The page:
SHENZHEN — The low-sulfur fuel rule taking effect in 2020 is likely to usher in “a paradigm change” driven by new maritime technologies, with an industry impact akin to the introduction of mega-ships, according to the president and CEO of Hyundai Merchant Marine.
C.K. Yoo also said a collective response is required to effectively address the critical challenge of meeting the new emissions reduction regulation that bunker fuel contain only 0.5 percent sulfur. A recent survey of the maritime industry by ExxonMobil found that 70 percent of respondents felt the industry was unprepared.
Yoo used his keynote speech at the industry’s TPM Asia Conference in Shenzhen to highlight the scale of the challenge to the meet the regulation, including the potential magnitude of costs involved, which some have said could be upwards of $60 billion.
“Maritime technologies have in the past been significant enough to change the nature of the industry from cyclical in the past to technology driven today, and a new paradigm change is likely with the environmental regulation, which will impact it in a very unprecedented manner.”
He said a doubling of efforts was required on the part of the industry to effectively address the challenge given the short time frame involved. An IHS Markit report on the issue from August found that the shipping and refining industries have taken a “wait-and-see approach” that “means that the 2020 implementation date will result in a scramble.”
Although the industry was committed to the principle of the new regulation, which is “for the sake of the common good,” Yoo said there are significant concerns over the operational and commercial challenges, as well as numerous uncertainties in terms of how to comply with the the new regulation.
Many operators fear that compliance will be lax, rewarding those who have not taken the appropriate measures. Maersk Line COO Soren Toft on Wednesday morning tweeted out support for a ban on noncompliant fuel and urged “robust” enforcement of the rule.
In the TPM Asia speech, Yoo noted that the introduction of mega-ships in 2010 as a result of the low oil price, combined with lower levels of demand, had resulted in a lengthy period of capacity oversupply and low profitability for carriers.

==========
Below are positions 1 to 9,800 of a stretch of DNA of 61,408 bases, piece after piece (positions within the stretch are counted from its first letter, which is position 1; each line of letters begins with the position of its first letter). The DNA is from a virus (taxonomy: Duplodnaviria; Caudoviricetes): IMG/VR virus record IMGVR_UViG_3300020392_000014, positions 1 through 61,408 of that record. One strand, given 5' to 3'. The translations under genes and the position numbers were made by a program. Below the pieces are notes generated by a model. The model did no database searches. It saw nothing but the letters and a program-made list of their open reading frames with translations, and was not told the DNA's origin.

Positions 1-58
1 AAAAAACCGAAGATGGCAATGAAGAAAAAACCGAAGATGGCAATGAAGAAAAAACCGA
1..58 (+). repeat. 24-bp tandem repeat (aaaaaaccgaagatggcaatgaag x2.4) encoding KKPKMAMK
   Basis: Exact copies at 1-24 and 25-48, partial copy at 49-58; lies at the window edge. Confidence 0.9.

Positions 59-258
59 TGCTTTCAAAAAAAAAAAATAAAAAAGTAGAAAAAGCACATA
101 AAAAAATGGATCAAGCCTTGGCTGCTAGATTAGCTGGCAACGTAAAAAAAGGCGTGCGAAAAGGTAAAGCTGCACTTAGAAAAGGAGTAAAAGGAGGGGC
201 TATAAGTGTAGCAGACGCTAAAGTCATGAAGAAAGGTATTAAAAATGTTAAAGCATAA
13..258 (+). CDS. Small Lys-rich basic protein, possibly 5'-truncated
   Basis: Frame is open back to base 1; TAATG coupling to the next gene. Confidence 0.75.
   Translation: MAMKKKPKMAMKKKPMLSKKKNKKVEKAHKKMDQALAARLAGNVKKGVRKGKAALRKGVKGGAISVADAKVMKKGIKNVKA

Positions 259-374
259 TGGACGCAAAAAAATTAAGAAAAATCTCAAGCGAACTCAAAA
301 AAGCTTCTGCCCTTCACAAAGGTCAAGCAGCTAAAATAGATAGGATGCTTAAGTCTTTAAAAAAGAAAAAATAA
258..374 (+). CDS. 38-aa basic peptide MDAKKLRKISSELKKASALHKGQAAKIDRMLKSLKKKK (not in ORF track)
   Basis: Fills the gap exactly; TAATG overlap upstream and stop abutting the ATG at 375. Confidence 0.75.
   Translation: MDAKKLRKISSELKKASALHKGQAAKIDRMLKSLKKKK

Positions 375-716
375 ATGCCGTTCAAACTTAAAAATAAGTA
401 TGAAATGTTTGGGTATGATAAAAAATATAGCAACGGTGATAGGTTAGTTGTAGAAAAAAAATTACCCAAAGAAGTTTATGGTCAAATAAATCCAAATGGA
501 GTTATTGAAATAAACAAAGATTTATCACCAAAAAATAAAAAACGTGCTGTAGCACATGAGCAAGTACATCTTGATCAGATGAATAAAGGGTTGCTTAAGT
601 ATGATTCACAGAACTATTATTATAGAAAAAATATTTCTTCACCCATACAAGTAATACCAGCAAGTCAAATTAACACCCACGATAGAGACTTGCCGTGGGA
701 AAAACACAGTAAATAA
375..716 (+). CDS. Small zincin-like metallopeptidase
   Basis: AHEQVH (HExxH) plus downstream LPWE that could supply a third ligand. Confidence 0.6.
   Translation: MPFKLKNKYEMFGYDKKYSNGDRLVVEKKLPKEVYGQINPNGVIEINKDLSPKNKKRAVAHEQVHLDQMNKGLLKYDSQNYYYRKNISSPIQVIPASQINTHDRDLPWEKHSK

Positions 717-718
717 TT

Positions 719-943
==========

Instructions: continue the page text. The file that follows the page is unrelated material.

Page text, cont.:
“In the past, the industry was cyclical and supply and demand would return to equilibrium. But the traditional business cycle has disappeared, and we are now experiencing an ‘L-shaped’ market condition.”
Yoo, who took over at the helm of HMM for the second time in September of last year, highlighted uncertainties and the potential magnitude of the cost burden of the options currently available to ensure compliance. He noted the cost of low-sulfur fuel was currently around 50 percent higher than heavy marine oil and that it was difficult to forecast with accuracy availability of supply and its cost in 2020. IHS Markit forecasts the new low-sulfur fuel will cost between $500 and $650 per metric ton by 2020.
The cost of installing scrubbers that remove sulfur from emissions was between $5 million and $10 million, he added, and the installation process put ships out of action for close to a year, as well as consumed space that would normally go to fee paying cargo volumes. Carriers also have the option of investing in liquefied natural gas-fueled ships.
“A sizable cost is inevitable no matter what option is chosen.
“Given the short time frame before the regulation comes into force, we need to double our efforts to address uncertainties by continuously seeking solutions with support from relevant authorities and maritime technology institutions in order to reduce the cost burden and avoid wasted investments.”
Yoo noted that although previous technical changes that had a major impact on the industry were commercially motivated, the new regulation was for environmental protection and the search for and funding of solutions should be undertaken on a collective basis by all of the stakeholders in the container shipping value chain.